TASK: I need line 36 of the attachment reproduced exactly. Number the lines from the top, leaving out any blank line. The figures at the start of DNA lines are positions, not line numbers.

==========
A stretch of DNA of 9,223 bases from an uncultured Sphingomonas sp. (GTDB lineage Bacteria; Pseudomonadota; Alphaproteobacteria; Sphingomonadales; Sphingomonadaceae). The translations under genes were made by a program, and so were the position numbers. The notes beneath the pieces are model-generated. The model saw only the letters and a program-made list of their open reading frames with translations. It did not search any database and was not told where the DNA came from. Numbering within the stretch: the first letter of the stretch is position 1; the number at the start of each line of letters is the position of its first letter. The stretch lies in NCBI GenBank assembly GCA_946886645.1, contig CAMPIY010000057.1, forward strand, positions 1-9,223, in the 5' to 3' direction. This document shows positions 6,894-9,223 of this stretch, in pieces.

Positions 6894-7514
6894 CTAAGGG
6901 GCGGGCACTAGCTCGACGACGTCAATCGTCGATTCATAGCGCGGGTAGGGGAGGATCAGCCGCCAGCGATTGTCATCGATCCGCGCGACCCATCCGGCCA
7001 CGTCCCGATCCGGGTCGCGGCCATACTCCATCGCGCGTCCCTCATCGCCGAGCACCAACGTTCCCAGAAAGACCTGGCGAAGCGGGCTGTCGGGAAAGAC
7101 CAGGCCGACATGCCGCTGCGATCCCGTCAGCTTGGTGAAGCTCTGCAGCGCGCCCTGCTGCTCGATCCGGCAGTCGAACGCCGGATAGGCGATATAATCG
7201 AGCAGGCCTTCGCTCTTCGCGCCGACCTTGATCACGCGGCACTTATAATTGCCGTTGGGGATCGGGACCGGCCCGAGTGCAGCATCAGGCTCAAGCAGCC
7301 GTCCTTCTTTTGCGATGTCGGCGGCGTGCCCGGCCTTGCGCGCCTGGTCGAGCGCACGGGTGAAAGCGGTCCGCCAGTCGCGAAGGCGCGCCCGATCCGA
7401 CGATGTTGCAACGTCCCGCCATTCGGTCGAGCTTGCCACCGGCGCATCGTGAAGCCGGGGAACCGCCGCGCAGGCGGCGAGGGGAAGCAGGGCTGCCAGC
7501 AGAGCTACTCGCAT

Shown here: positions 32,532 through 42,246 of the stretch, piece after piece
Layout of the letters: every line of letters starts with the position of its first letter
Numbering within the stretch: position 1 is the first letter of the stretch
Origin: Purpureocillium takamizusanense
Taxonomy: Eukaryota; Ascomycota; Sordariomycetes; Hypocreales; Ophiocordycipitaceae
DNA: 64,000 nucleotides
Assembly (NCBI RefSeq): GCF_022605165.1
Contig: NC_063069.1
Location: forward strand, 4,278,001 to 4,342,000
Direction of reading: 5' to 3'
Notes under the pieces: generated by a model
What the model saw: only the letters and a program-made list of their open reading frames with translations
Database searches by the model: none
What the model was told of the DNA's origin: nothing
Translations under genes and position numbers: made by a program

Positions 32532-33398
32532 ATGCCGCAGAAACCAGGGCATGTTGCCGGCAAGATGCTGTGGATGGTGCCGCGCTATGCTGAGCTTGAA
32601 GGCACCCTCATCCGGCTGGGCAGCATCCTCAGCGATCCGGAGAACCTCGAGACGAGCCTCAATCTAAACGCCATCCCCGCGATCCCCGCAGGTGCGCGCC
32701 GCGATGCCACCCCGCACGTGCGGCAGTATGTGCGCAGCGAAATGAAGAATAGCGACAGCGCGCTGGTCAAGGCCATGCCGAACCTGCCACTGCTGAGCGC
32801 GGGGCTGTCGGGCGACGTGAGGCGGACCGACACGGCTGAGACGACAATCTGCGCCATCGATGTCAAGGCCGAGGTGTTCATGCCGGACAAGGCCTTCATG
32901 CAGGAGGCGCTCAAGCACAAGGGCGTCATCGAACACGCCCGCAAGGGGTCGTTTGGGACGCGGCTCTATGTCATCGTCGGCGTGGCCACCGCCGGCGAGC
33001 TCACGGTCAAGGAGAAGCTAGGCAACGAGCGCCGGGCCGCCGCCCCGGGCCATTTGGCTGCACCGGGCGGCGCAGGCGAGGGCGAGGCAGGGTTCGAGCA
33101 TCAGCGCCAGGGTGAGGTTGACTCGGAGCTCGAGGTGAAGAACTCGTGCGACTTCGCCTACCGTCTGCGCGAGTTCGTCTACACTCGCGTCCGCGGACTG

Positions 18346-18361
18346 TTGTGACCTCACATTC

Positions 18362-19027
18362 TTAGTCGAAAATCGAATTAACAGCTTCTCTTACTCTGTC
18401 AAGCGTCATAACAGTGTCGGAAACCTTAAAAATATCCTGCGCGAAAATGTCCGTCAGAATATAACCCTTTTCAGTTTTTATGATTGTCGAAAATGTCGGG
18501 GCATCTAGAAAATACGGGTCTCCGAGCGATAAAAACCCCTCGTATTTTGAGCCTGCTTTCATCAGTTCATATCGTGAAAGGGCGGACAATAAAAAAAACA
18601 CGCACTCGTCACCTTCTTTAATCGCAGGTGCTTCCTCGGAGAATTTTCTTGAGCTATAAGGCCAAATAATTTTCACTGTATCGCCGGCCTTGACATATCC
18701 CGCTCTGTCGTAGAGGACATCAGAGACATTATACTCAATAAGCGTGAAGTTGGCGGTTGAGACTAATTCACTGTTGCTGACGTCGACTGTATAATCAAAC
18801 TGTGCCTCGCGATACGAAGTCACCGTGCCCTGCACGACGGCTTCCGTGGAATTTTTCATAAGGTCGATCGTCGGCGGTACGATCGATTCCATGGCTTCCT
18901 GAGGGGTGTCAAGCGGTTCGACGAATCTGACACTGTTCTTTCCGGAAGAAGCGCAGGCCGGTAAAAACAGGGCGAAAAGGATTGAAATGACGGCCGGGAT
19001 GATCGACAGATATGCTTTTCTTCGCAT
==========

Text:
Positions 18362-19027